Developing nations help tropical forests

Apr 12, 2006

A rainforest biologist from the Smithsonian Tropical Research Institute in Panama says developing nations may help stop tropical forest destruction.

William Laurance, who is also president of the Association for Tropical Biology and Conservation, says an initiative by developing nations involves selling or renting rainforests to help protect the billions of tons of carbon they store, thereby slowing the rapid buildup of carbon dioxide and other greenhouse gases in the atmosphere.

The International Panel on Climate Change says the destruction of tropical forests -- currently at a rate of 50 football fields a minute -- accounts for up to a quarter of all human greenhouse-gas emissions.

The initiative -- sponsored by an alliance of developing countries led by Papua New Guinea and Costa Rica -- would allow industrial nations to pay developing countries to slow deforestation. Industrial nations would earn "carbon credits" that would count toward their agreed emissions target under the Kyoto Protocol or other international agreements.

"It's potentially a win-win situation for everybody involved," said Laurance. "The forests win, the atmosphere wins, the international community wins and developing nations struggling to overcome poverty win."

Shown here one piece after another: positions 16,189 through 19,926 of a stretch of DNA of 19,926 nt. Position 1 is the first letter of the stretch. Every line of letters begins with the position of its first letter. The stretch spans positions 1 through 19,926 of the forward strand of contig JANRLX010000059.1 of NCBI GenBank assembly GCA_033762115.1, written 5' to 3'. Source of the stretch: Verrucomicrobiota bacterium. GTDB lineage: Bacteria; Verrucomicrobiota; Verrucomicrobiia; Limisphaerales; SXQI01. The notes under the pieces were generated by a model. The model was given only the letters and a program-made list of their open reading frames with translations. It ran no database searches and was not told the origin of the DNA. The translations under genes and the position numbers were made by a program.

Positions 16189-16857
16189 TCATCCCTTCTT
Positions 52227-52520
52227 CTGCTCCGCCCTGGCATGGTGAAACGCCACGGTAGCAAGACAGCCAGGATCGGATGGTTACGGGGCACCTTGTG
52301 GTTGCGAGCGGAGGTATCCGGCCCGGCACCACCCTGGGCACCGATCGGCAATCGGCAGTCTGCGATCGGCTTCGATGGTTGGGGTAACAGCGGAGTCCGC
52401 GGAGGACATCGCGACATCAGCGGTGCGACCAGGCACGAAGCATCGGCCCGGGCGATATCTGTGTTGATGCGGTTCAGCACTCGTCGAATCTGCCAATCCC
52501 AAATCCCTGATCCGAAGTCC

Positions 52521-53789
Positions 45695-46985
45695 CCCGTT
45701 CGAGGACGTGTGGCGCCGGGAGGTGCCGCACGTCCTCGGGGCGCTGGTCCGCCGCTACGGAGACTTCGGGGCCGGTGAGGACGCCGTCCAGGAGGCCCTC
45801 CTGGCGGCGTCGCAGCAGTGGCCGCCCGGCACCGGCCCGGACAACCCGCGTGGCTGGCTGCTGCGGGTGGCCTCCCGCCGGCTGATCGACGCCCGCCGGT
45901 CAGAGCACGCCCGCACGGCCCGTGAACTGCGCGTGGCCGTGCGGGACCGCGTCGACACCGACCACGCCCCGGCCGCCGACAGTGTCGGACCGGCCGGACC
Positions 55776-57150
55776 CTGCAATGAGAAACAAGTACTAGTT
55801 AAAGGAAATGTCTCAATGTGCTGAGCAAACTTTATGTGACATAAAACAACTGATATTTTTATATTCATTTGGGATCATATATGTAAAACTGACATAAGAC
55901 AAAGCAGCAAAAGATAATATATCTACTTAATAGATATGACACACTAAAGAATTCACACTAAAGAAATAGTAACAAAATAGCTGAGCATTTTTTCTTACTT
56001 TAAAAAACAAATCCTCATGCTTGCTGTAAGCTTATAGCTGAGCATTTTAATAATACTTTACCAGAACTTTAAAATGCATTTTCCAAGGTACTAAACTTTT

The study is to appear Friday in New Scientist magazine.

Copyright 2006 by United Press International

Explore further: Prospects for the 2014 Perseids

add to favorites email to friend print save as pdf

Related Stories

Tropical Storm Genevieve forms in Eastern Pacific

Jul 25, 2014

The seventh tropical depression of the Eastern Pacific Ocean formed and quickly ramped up to a tropical storm named "Genevieve." NOAA's GOES-West satellite captured an infrared image of the newborn storm ...

NASA's RapidScat to Unveil Hidden Cycles of Sea Winds

Jul 08, 2014

(Phys.org) —Ocean waves, the hot sun, sea breezes—the right combination makes a great day at the beach. A different combination makes a killer hurricane. The complex interactions of the ocean and the ...

Recommended for you

Image: NASA's SDO observes a lunar transit

7 hours ago

On July 26, 2014, from 10:57 a.m. to 11:42 a.m. EDT, the moon crossed between NASA's Solar Dynamics Observatory and the sun, a phenomenon called a lunar transit.

Image: Tethys in sunlight

8 hours ago

Tethys, like many moons in the solar system, keeps one face pointed towards the planet around which it orbits. Tethys' anti-Saturn face is seen here, fully illuminated, basking in sunlight. On the right side ...

User comments : 0